GSoC Logo

I recently worked with Shogun, an opensource machine learning toolbox, on a Google Summer of Code project. Shogun is written in C++ and offers numerous machine learning algorithms via supporting high level languages like Python, Lua, Ruby etc. However, Shogun is not very easy to build and has lots of dependencies. Most users install Shogun to use some particular algorithms instead of using all the algorithms that Shogun offers, which results in installation redundancies. Moreover, developers also have to build the entire library, again and again, to test new features which slows down the development process. These problems can be solved by a plugin architecture. A new parameter framework is required to build the plugin architecture, and it also helps to improve and cleanup the API of Shogun.

The goal of my project was -

  1. To build the proposed parameter framework and plugin architecture.
  2. Migrate old code base to use the new parameter framework and plugin architecture.
  3. Contribute to Shogun’s cookbook by writing API tutorials weekly.

I was mentored by Sergey Lisitsyn, Heiko Strathmann and Viktor Gal. The rest of the Shogun team (Rahul De, Esben Sørig) was also very helpful, time to time. Lea Goetz managed GSoC 2016 for Shogun, organized all the meetings on the IRC and kept the wiki updated. She also made sure that Zora, Saurabh and I stick to our planned timelines as much as possible. Thanks to all these amazing people for helping me with the project and making this an enjoyable experience.

Now I’ll get into the technical details of my project.

Parameter Framework

With the new framework, we aimed for the following:

  • A consistent API to set or get the value of a parameter in any Shogun class, and allow the removal of innumerable setters and getters.
  • Cleanup the Shogun base classes and modularize things for easier development.
  • Work towards allowing plugins for Shogun.
  • Faster SWIG compilation with less symbols being exported – all parameters (public member variables) of a class will be stored in a map (like std::unordered_map). So only the map would be exported in SWIG generated wrappers instead of all the individual parameters. Elimination of setters and getters will also reduce the functions exported in SWIG.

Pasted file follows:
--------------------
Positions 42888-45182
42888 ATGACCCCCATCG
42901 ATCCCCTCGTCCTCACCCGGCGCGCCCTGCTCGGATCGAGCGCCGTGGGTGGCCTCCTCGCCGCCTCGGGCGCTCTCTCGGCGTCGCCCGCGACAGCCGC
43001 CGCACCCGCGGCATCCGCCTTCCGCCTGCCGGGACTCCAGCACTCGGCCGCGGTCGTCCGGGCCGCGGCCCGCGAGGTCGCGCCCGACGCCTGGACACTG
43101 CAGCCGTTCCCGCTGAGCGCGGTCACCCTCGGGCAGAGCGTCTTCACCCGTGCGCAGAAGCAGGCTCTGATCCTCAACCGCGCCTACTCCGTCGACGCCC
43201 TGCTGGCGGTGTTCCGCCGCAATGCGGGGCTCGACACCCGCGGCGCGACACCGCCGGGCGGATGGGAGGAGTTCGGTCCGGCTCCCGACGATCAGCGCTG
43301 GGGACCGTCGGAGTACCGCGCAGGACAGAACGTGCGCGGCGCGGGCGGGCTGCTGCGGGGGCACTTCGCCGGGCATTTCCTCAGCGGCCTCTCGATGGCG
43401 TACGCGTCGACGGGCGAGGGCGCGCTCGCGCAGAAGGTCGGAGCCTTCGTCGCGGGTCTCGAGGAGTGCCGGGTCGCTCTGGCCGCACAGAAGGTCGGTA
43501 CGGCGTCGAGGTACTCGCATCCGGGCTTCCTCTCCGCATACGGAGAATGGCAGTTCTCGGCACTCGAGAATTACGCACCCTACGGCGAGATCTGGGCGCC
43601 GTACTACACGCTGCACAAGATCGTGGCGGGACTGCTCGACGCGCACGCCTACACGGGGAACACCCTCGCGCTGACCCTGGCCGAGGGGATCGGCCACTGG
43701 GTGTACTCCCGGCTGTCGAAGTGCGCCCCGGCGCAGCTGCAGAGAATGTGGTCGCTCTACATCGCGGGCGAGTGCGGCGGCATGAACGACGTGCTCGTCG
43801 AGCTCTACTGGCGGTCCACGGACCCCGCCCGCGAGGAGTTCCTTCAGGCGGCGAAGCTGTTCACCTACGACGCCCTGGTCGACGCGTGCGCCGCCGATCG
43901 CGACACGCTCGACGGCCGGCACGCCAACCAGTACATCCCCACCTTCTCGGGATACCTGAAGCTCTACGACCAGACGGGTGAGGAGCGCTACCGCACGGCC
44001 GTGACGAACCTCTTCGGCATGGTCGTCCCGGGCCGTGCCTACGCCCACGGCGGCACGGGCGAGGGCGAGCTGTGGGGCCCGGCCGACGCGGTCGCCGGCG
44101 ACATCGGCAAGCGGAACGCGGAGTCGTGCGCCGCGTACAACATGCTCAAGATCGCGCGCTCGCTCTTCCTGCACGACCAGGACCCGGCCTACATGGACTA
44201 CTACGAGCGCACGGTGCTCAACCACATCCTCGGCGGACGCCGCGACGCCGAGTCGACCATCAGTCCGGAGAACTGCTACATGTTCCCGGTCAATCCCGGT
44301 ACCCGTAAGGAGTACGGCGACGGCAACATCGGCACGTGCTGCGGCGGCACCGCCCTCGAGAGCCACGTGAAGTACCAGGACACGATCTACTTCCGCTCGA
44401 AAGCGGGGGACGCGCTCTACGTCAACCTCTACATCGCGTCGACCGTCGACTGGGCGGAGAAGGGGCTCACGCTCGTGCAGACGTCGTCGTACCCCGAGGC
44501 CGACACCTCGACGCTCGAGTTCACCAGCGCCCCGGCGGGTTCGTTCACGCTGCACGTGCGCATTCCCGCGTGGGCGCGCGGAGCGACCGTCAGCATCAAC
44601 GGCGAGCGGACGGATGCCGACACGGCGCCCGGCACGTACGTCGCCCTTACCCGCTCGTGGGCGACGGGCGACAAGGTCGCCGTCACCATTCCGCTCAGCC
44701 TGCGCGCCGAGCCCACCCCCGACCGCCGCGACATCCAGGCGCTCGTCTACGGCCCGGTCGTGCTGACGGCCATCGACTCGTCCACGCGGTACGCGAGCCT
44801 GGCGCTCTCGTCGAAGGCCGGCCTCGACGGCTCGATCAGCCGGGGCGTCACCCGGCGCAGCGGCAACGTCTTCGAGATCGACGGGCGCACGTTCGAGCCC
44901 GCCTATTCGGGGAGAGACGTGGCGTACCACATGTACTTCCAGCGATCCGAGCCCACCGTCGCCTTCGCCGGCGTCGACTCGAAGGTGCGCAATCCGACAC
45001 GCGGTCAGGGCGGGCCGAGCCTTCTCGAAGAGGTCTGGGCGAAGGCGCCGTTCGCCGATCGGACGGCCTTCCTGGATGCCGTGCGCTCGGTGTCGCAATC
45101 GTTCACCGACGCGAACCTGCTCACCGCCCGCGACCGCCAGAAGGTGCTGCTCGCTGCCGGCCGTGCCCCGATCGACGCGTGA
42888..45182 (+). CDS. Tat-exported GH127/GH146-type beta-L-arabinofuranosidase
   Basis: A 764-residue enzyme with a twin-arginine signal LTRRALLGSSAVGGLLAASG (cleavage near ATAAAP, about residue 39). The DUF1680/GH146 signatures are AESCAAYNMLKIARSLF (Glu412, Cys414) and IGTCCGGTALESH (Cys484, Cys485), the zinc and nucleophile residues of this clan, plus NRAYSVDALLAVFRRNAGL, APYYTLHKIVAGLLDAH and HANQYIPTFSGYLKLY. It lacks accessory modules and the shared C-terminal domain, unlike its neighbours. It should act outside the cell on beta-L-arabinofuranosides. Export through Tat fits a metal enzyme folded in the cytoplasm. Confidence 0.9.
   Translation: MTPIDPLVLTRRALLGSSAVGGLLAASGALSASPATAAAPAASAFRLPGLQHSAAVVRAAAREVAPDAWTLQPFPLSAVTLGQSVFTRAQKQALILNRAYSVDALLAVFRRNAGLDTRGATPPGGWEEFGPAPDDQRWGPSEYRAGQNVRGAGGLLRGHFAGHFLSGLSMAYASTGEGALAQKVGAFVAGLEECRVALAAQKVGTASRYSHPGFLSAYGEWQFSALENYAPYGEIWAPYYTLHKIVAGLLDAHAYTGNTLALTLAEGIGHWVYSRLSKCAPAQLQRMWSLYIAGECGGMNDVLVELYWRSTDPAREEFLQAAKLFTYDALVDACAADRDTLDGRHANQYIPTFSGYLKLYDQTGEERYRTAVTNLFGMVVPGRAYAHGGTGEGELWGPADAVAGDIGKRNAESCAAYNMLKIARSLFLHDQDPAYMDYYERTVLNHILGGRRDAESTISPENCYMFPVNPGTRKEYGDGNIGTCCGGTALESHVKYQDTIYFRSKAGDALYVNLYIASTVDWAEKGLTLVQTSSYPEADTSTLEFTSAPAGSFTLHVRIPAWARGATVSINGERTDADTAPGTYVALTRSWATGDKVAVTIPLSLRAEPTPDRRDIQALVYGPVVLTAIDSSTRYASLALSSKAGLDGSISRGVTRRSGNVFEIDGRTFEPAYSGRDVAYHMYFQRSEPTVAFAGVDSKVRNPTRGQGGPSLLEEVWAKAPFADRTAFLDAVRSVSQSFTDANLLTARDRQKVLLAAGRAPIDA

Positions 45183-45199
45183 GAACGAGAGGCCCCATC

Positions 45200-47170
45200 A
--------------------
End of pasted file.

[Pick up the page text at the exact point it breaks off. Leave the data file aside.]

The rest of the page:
To make this more concrete, here is some code.

// Instantiate an object of some shogun class
auto obj = Obj();
// The above setters will be replaced by one function "set<T>()".
obj.set<std::string>("name", "gaussian");
obj.set<int32_t>("width", 5);
// Similarly, get_width() and get_name() will be replaced by "get<T>()".
std::string name = obj.get<std::string>("name");
int32_t width = obj.get<int32_t>("width");

Class Obj looks like,

class Obj {
    std::unordered_map<std::string, Any> map;
    template <class T>
    void set(std::string name, T value) {
        map[name] = Any(value);

    template <class T>
    T get(std::string name) {
        return Any::recall_type<T>(map[name]);

Any allows to store objects of arbitrary types in a type agnostic way. This makes it possible to store a variety of types in the map. Above code snippets are over-simplifications to make it easy to understand, actual implementation in Shogun is very different from this. I haven’t also talked about the SWIG wrappers. For more details, look at this readme.

Plugin architecture

Advantages of using a plugin architecture are:

  • No need to recompile entire Shogun code but only the plugin that is being developed.
  • Each plugin will have its own dependencies, so base-shogun will end up having minimal dependencies.
  • We can have ‘frozen’ implementation of base-shogun that actually could be installed and never touched again. Plugins could change arbitrarily.
  • Scientists can use Shogun again as the building process would be much easier.

I used dlopen to implement the plugin interface in Shogun. I can’t see how to explain the plugin architecture implementation coherently without making this post too long. So, I’ll just link to a readme which has more details about the implementation.


Shogun Cookbook is a collection of API tutorials, which explain basic usage of algorithms available in the library. While it is still under development, almost all the tutorials were added during GSoC 2016. The tutorials are written in “meta-language” (which is like pseudo-code), the generator parses meta-language code and generates code in Python, Octave, Java, Ruby, R, C# and C++. More details about the cookbook can be found in this readme.

My commits and pull requests during GSoC 2016 are listed here.

I was able to build the plugin architecture and parameter framework successfully but migration of old code-base still remains incomplete. It was more complicated and time-consuming than I thought and this shows the importance of understanding the project profoundly before planning a timeline. Most of my time was spent writing unit-tests, writing cookbook pages and debugging, than actually adding new features. Some errors would take multiple days to debug which was really frustrating. But, debugging is a very important skill that a programmer should have and those experiences sure taught me some important things like - to narrow down the problem, avoid being lazy and use a debugger like gdb. It also taught me how to handle large code-bases, object oriented programming and wrapper functions (using C++ code in high-level languages like Python). I would sometimes feel like a C++ ninja after debugging compiler errors by using SFINAE. This was an excellent learning experience for me and I got to work with people from different countries (UK, Russia, Singapore, Germany) and cultures. I highly recommend students to participate in Google Summer of Code by looking for projects that interest them because having opensource experience is highly beneficial, especially for programmers.

Lastly, a shout out to Google for funding all the projects and promoting opensource among students.